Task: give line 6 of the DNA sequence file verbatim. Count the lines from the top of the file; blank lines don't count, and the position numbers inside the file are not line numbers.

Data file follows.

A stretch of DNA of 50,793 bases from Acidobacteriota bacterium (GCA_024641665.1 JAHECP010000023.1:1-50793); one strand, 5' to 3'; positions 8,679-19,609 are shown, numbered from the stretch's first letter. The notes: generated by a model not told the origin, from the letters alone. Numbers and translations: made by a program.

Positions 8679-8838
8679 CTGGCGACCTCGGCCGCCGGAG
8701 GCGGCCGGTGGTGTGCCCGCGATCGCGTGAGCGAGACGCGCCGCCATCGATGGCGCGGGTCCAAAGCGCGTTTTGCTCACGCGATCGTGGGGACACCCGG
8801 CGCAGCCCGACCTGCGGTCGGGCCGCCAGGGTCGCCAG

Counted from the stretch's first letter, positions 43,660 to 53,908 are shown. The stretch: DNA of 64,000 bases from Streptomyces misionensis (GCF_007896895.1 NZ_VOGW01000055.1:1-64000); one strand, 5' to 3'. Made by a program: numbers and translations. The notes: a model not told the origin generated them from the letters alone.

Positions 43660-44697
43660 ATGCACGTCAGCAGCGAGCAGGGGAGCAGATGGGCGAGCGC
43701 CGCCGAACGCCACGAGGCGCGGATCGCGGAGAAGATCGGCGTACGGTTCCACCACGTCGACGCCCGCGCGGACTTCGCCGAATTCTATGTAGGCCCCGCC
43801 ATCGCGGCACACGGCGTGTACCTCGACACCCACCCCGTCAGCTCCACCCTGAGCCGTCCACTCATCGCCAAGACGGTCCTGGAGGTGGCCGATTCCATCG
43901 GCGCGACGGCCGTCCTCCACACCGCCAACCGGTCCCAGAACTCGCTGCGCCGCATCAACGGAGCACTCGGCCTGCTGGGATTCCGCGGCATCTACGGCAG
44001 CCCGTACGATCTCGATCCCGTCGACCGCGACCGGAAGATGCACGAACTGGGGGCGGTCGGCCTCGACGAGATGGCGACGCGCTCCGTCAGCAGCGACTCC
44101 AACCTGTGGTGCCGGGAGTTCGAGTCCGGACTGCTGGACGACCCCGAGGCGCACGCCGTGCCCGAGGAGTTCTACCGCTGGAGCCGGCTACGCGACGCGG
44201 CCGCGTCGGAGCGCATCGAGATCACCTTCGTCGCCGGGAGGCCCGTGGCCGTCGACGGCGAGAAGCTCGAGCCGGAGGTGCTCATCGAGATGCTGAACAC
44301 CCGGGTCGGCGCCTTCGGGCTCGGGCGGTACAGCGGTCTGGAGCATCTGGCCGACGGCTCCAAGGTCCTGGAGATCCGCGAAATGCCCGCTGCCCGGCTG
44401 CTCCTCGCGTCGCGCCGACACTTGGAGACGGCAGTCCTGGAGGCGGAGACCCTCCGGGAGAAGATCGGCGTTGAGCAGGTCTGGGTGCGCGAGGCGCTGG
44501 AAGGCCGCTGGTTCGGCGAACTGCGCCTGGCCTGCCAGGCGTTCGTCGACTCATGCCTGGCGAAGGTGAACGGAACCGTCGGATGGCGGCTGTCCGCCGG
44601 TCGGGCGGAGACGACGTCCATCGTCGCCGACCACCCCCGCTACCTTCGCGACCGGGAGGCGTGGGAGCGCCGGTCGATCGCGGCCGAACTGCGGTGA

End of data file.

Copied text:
Counted from the stretch's first letter, positions 43,660 to 53,908 are shown. The stretch: DNA of 64,000 bases from Streptomyces misionensis (GCF_007896895.1 NZ_VOGW01000055.1:1-64000); one strand, 5' to 3'. Made by a program: numbers and translations. The notes: a model not told the origin generated them from the letters alone.